Lesotho: Netcare 'Siphoned' M5 Billion From Tšepong

Local shareholders in the Tšepong Consortium, which was tasked with running Lesotho’s biggest referral hospital, the Queen ‘Mamohato Memorial Hospital (QMMH), never received a single penny in dividends despite the government paying out more than M5 billion for the Consortium’s services at the institution.

Instead all the money went to South Africa’s Netcare Hospital Group, the single biggest shareholder in the Tšepong Consortium, which in October 2008 signed an 18-year Private Public Partnership (PPP) agreement with the government of Lesotho for the construction and operation of the hospital.

While the deal was at the time hailed as an exemplary model of how the private and public sectors could work together to foster efficient health service delivery, it had turned into a bane, with the South African company facing accusations of using the contract to effectively swindle poor Lesotho. The deal was costing about half of Lesotho’s entire annual health budget with no corresponding reciprocal benefits, the Lesotho government argued before terminating the contract in October 2021.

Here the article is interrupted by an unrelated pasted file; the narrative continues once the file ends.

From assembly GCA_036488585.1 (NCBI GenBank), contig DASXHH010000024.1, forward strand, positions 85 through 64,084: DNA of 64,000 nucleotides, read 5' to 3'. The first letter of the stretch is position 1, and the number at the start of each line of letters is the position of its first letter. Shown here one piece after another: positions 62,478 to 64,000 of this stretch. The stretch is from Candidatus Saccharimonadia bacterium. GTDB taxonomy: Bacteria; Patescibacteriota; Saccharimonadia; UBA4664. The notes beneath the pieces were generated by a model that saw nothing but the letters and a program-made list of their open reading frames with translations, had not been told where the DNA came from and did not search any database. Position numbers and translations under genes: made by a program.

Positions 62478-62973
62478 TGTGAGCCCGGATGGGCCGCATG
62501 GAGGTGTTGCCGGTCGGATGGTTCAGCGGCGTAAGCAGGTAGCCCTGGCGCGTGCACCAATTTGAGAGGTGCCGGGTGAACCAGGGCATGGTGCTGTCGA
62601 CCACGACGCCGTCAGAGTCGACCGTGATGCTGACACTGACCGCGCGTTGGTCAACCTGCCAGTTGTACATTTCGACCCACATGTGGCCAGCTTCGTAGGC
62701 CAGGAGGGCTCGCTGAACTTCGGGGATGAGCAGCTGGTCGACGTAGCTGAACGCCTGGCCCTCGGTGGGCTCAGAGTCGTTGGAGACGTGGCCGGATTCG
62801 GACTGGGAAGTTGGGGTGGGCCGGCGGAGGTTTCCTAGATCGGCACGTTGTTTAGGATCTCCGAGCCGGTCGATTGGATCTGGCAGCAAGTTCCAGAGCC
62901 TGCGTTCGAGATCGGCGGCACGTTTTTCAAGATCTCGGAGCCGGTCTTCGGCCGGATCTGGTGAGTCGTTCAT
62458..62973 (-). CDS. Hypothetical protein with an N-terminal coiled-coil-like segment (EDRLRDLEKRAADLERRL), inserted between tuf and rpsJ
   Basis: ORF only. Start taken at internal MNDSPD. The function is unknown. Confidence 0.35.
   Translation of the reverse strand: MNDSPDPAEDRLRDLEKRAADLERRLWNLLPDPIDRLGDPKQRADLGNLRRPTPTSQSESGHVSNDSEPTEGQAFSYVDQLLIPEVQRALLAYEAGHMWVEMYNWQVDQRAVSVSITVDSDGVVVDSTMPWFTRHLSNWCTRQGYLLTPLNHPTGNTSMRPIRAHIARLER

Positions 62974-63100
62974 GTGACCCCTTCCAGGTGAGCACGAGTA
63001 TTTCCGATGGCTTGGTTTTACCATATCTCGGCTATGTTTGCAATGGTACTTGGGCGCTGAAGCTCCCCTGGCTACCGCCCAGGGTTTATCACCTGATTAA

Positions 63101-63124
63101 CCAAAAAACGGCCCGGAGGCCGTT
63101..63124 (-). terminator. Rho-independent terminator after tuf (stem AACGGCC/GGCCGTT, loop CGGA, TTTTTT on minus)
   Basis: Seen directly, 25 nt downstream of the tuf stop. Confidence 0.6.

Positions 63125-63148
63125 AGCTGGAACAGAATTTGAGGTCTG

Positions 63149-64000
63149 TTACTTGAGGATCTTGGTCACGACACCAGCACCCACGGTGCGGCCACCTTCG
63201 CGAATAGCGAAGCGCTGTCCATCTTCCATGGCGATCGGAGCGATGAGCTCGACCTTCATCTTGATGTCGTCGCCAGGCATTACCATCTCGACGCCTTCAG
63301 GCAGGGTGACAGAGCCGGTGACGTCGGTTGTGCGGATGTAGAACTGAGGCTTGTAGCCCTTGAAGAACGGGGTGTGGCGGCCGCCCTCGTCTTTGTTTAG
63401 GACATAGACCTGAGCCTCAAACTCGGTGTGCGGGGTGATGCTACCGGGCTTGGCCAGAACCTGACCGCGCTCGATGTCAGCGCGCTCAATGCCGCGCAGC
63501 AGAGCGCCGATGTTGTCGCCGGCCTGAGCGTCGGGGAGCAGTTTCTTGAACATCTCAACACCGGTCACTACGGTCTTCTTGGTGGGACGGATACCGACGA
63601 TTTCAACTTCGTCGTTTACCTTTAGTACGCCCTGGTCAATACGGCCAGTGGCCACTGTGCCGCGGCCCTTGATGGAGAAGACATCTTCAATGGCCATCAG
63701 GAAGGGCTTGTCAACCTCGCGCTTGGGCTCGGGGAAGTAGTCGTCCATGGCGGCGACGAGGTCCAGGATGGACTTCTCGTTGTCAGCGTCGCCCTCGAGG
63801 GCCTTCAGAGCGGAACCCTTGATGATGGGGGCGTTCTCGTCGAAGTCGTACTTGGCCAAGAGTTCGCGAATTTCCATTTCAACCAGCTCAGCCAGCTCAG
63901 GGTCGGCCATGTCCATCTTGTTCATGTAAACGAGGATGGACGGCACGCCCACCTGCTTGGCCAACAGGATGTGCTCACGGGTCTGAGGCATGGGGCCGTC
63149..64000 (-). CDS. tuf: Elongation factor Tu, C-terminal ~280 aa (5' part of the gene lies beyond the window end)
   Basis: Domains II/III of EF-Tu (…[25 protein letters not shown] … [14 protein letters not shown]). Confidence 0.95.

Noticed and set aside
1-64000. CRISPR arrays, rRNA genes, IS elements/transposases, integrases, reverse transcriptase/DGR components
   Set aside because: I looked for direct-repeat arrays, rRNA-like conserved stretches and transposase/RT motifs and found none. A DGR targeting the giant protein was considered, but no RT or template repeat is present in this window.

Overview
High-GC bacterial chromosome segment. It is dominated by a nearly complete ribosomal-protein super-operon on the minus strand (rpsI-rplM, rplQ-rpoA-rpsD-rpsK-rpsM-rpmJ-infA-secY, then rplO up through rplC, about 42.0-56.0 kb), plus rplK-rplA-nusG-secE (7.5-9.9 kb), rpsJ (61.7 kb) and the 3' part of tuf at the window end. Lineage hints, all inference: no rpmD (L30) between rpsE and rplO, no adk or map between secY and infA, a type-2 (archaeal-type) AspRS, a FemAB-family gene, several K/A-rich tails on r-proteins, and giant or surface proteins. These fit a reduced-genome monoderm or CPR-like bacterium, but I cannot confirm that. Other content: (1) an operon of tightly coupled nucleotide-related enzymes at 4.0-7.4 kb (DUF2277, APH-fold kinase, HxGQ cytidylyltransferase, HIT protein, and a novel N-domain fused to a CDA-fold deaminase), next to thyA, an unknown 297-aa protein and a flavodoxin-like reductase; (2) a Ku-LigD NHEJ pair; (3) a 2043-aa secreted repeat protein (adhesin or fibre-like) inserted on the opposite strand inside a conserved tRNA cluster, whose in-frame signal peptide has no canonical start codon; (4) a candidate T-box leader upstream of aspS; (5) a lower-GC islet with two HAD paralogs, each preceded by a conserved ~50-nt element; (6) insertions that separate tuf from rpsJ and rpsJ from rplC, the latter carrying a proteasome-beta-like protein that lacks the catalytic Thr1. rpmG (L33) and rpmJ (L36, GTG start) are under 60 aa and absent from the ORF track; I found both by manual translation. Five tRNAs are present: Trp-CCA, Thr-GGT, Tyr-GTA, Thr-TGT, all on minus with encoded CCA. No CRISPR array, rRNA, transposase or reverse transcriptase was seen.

Netcare had argued it was only doing its best to deliver professional health services to Lesotho.

It has since emerged that local shareholders in the Consortium – who collectively controlled 60 percent equity in the Tšepong Consortium – never benefited a penny despite the billions paid out by the government for services.

All the money went to Netcare- which controlled 40 percent of the shares but was in charge of the management contract and operations of the hospital.

The locals-controlled 60 percent equity without day to day operational involvement. These are Afri’nnai Health, Excel Health Services, Women Investment Company and D10 Investments who controlled 20, 20, 10 and 10 percent equity stakes respectively.